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Bharat: How Modi's move to rename India could break the link with 1947

By imposing its narrow vision of national identity on the country, Hindu nationalism ironically could lead to the subcontinent’s other countries emphasising their historical Indian identity
India’s Prime Minister Narendra Modi attends the 18th East Asia Summit in Jakarta, Indonesia, on 7 September 2023 (AFP)
India’s Prime Minister Narendra Modi attends the 18th East Asia Summit in Jakarta, Indonesia, on 7 September 2023 (AFP)

This weekend, India hosts the G20 summit for leaders from around the world - and on Tuesday the government duly issued the official invitation to a state dinner.

Yet the invitation contained no reference to India. Instead, it described the host country as Bharat, a Sanskrit term rooted in ancient Hindu scriptures.

This wasn’t a transcription error.

Over 75 years after independence, Narendra Modi’s India is preparing to change the nation’s name. The move may come within weeks. 

Many believe that a special session of parliament later in September will involve politicians from the ruling party - significantly called the Bharatiya Janata Party (BJP) - proposing a resolution to officially call the country Bharat.

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“The entire country is demanding that we should use the word Bharat instead of India,” declared Harnath Singh Yadav, a member of Parliament for Modi’s BJP. “The word India is an abuse given to us by the British whereas the word Bharat is a symbol of our culture.”

Sushil Modi, one of the BJP’s most prominent politicians, echoed his sentiment. “The name India was given by the Britishers,” he argued, defending the use of the name Bharat on the G20 dinner invitation.


There is a deep history behind this astonishing development. Prime Minister Modi’s government, which has governed India since 2014, has long since embarked on a process that it sees as decolonisation.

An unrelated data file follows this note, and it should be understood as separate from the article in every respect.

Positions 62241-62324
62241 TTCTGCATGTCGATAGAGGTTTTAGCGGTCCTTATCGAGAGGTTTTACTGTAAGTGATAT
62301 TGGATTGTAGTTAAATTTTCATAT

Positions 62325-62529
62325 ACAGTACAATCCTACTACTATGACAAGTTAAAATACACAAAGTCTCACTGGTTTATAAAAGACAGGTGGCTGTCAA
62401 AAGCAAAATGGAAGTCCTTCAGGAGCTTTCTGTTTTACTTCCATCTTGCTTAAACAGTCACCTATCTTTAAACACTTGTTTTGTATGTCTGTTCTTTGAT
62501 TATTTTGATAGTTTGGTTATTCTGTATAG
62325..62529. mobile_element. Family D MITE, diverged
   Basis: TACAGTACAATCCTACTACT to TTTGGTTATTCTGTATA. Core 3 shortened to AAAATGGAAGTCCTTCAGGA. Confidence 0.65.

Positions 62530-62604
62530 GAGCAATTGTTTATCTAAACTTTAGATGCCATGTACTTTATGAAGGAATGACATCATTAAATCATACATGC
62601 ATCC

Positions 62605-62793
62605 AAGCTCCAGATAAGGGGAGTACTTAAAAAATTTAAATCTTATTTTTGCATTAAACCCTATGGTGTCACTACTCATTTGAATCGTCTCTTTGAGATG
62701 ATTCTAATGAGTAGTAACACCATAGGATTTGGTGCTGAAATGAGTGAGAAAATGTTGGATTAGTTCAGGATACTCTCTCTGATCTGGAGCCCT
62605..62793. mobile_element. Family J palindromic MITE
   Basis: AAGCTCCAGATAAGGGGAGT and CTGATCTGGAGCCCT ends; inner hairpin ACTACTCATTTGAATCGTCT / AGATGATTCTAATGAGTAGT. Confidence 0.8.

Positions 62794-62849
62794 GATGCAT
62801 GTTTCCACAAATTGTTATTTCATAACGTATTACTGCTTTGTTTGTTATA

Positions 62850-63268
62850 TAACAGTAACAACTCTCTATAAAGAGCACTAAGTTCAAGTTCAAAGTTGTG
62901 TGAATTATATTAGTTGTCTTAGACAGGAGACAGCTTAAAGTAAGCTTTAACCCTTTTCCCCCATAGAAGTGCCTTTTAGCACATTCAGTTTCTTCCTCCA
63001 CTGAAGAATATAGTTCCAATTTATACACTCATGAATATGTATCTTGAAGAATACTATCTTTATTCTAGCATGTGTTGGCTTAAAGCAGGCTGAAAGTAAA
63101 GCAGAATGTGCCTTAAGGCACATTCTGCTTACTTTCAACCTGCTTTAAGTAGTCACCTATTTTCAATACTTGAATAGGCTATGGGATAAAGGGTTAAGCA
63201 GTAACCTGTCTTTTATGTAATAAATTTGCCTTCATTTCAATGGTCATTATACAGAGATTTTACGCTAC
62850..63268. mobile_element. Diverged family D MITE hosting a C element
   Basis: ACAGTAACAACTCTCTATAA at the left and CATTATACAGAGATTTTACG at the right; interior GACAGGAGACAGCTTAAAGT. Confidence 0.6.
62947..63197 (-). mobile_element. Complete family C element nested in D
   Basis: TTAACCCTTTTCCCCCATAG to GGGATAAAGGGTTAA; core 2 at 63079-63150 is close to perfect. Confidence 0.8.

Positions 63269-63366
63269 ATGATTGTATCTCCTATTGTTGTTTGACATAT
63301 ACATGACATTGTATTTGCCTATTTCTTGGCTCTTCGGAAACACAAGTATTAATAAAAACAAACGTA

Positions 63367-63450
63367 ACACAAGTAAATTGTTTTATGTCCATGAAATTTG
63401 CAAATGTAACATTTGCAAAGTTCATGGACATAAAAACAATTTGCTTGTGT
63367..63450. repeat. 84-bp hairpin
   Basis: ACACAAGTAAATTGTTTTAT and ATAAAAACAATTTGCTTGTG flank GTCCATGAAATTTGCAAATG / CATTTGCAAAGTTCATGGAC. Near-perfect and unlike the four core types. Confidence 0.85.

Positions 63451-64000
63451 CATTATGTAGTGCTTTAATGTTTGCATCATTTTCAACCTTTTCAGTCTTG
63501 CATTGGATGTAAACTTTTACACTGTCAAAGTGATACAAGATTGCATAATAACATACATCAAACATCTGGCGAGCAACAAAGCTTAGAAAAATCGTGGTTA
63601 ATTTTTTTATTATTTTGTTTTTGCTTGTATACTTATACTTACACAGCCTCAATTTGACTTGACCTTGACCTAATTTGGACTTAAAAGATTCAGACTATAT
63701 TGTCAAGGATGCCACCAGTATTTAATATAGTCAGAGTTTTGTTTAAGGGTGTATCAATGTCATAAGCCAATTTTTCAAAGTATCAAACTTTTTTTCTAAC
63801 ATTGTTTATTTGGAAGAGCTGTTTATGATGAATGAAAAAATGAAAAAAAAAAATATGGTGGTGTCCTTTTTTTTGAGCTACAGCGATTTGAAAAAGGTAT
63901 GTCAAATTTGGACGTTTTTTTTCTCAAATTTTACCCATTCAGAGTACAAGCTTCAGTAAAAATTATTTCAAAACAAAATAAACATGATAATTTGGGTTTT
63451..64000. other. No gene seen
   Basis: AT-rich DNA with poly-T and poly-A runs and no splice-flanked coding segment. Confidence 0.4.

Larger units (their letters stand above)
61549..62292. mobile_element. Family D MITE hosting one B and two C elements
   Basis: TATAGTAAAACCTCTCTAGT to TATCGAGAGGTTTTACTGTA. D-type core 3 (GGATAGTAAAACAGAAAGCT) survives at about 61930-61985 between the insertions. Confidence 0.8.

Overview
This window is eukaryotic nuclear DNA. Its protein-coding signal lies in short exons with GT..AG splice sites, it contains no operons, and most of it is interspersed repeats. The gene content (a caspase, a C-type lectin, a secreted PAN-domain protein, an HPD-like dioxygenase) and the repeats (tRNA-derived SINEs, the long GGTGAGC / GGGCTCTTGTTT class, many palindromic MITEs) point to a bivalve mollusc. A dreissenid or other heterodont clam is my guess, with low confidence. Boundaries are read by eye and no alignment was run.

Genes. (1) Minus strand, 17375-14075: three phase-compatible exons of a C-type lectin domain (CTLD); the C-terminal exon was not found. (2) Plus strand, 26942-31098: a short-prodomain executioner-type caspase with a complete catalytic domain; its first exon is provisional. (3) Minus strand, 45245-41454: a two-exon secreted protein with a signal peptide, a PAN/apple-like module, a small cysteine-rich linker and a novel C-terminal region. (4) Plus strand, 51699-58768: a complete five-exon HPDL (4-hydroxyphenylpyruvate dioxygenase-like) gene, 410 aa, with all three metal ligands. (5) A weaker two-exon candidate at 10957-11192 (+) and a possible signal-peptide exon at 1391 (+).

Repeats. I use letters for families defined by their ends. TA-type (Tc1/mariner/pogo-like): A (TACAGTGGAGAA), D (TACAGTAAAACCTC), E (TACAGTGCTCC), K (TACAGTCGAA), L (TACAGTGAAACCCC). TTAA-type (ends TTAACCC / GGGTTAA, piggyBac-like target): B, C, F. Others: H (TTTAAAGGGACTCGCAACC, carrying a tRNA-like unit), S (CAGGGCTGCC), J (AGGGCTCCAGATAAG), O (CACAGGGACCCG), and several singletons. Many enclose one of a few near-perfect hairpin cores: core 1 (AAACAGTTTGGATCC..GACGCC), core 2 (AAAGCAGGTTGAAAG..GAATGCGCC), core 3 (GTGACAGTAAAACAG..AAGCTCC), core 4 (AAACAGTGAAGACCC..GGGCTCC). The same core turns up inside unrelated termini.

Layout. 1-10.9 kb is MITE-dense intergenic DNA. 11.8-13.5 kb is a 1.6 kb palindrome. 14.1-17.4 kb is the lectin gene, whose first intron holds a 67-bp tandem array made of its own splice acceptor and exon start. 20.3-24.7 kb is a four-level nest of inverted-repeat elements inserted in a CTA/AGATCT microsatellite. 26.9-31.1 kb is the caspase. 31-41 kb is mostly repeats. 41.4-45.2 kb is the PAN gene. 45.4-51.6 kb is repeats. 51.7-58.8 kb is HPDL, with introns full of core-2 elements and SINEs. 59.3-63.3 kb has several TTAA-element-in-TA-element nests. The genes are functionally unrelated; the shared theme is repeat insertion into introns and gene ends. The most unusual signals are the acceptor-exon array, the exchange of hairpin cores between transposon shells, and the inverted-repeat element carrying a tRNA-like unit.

This means erasing British influence and Islamic rule, both of which the Hindu nationalists in power see as oppressive. 

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It also means fighting the old secular Indian nationalist elite which founded the country and governed it almost uninterruptedly through the Congress Party until 2014

Exemplified by Jawaharlal Nehru, India’s famously charming first prime minister, Hindu nationalists have always viewed this elite as westernised and hopelessly out of touch with the people they governed.

Undoing the identity constructed for the Republic of India when the British left in 1947 is central to the Hindu nationalist vision for the country. 

The name change on the G20 invitation comes as India prepares for what some see as the most important general election in the nation’s history - a contest which will determine whether India maintains the pluralistic traditions of the past or continues down Modi’s chosen path of Hindutva ethno-nationalism. 

At one level the name change is a simple rejoinder to the recently formed alliance of 28 opposition parties, who are gearing up for the general election by naming themselves “INDIA”. 

But using the Sanskrit term Bharat is about much more than simple electoral competition. For Hindu nationalists, it’s about the soul of the country. 

Akhand Bharat

J Sai Deepak, the foremost Hindu nationalist intellectual in India today, argues that Indian Hindus have had their minds twisted by Islamic and British rule to the extent that they have lost any understanding of Bharat, which he sees as an ancient Hindu concept. Unsurprisingly, he couldn’t be more enthusiastic about the name change.

Deepak is drawing on the ideas of Vinayak Savarkar, the man who, almost a century ago, articulated the first coherent vision of Hindu nationalism as we know it today, Hindutva. 

It was centred on the idea of conflict with Muslims, who Savarkar argued were essentially foreign. He wrote of an ancient emperor called Bharat whose empire “embraced the whole continent from the Indus to the sea and aimed to weld it into a nation”.

In recent years, this has led to the idea of Akhand (Undivided) Bharat to be an expansionist fantasy, popular among Hindu nationalist politicians and ideologues. For them it represents a unified polity encompassing India, Pakistan, Bangladesh, Afghanistan, Nepal and Myanmar - with Modi’s BJP in Delhi undoubtedly in charge.

In June, India’s minister of parliamentary affairs provoked a diplomatic row by tweeting a map of these places in ancient times displayed in India’s new parliament with the caption: “The resolve is clear. Akhand Bharat.”